Talking to Terrorists – Research

Talking to Terrorists is a play written by Robin Soans. It was first performed at the Theatre Royal, Bury St. Edmunds on 21 April 2005.

The play is written in the style of verbatim theatre where all of the dialogue is taken from real interviews and then recreated on stage. The play discusses the importance of resolving terrorism not with violence or conflict, but with negotiations and peaceful discussions.


The play opens up with SS1 and her husband discussing terrorism as a whole, Phoebe and Edward then discuss children involved in terrorism and the politics of it. Phoebe leaves and Edward talks about the difficulties of being a young Muslim in Luton, which leads to a sort of flashback conversation between four Muslim boys named Momsie, Aftab, Faiser, and Jab. After Edward’s conversation, the five ex-terrorists (formerly members of the Irish Republican Army, the Ulster Volunteer Force, the Kurdish Workers Party, the National Resistance Army from Uganda, and the Al-Aqsa Martyrs Brigade from Bethlehem) discuss their stories involving where they grew up and how they first became involved with terrorism. The four men and one woman exchange tales about their early years, some went to prison the majority of their young lives, while others held meetings with their groups members to discuss issues in their communities and governments. Act One ends with the Bethlehem schoolgirl talking about her life in Israel around Christmas and how she feels hostility towards local soldiers.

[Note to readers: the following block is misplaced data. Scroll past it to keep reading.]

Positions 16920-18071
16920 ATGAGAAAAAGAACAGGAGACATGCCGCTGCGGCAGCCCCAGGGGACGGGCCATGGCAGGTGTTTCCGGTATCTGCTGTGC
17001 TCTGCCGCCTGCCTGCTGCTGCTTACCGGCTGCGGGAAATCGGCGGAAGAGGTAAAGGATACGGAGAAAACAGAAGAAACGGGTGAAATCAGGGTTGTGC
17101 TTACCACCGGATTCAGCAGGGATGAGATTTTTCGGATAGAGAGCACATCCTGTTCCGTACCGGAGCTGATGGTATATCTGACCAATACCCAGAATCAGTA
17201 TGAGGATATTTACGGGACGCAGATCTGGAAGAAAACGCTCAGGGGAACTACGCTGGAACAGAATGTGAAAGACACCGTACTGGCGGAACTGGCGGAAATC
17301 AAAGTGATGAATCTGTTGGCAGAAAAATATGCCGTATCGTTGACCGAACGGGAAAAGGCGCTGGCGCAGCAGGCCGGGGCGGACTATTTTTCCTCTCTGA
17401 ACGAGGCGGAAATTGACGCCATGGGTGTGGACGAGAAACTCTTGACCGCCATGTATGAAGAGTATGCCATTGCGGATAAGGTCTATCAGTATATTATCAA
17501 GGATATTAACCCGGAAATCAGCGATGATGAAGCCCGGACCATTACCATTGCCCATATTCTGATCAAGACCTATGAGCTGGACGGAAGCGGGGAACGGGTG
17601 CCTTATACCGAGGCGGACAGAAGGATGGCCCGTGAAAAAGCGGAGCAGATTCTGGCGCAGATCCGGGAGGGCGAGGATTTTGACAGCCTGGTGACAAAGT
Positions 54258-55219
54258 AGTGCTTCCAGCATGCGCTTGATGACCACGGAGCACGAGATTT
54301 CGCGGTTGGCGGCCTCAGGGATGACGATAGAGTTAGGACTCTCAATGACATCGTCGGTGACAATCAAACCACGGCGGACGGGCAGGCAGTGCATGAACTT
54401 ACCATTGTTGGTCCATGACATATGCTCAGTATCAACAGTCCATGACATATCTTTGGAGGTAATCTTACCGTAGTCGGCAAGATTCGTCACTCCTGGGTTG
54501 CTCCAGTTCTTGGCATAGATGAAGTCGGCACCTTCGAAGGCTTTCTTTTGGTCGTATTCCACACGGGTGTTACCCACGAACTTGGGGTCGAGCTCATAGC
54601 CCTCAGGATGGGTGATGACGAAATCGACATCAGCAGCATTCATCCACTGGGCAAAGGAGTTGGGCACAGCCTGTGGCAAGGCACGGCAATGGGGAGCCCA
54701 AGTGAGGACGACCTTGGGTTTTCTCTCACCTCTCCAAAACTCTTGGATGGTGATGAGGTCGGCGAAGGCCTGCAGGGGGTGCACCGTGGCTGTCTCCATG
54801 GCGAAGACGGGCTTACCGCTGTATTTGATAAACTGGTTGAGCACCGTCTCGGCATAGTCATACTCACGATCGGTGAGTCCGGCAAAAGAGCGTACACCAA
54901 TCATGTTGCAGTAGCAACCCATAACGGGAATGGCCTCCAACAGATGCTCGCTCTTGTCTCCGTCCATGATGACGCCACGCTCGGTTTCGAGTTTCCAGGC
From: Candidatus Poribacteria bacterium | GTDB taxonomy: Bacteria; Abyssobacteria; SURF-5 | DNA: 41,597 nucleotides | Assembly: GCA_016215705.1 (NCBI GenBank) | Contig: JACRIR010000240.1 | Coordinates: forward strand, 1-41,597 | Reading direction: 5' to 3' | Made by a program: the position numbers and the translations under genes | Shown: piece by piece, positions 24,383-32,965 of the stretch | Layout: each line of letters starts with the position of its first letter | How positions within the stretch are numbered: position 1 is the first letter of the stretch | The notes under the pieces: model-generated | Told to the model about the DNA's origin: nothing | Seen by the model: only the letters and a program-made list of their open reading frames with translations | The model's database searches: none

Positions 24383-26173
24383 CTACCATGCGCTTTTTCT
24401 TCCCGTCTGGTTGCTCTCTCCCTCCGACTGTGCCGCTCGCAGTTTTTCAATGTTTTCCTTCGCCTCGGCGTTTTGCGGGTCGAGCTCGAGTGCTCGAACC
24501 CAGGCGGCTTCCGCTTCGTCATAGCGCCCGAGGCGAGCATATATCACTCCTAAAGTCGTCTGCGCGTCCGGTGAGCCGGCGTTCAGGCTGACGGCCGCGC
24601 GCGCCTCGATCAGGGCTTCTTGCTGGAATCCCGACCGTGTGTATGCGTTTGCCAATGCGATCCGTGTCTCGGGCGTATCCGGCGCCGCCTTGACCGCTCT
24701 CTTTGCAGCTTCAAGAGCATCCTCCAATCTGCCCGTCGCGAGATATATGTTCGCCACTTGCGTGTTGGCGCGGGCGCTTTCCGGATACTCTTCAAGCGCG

Act Two begins with the ex-ambassador and his partner Nodira talking about the ambassador’s duties. They recollect the first time the two met and the conflict of interests their relationship had on the ambassador’s profession. The ex-ambassador also discusses the military’s intelligence and their reliance upon information gathered through torture. He states his concern in a letter sent to London, which reads, “we are selling our souls for dross.” The ex-ambassador specifically states later that the evidence gathered under torture is incorrect and is morally wrong for London to support the American position by working with and using the American information. The play goes into a flashback of the ex-ambassador’s earlier years when he discusses with Linda, Matthew, and Michael about London’s information sharing, this conversation eventually leads the ambassador to come to the conclusion that it would be immoral to continue in his role.

Caroline is a Landowner and an MP’s wife. She was a victim of an act of terrorism, organised by the IRA. She was staying in a Hotel at the time of the bombing. She explains her experiences that day and tells the audience about what happened from her perspective. She is a reserved character who isn’t shy but doesn’t like to be in the limelight.

Sources: (Accessed 15th April 2017)

Talking to terrorists, how to end armed conflict by Johnathon powell (Published in 2014) (Accessed 25th April 2017)


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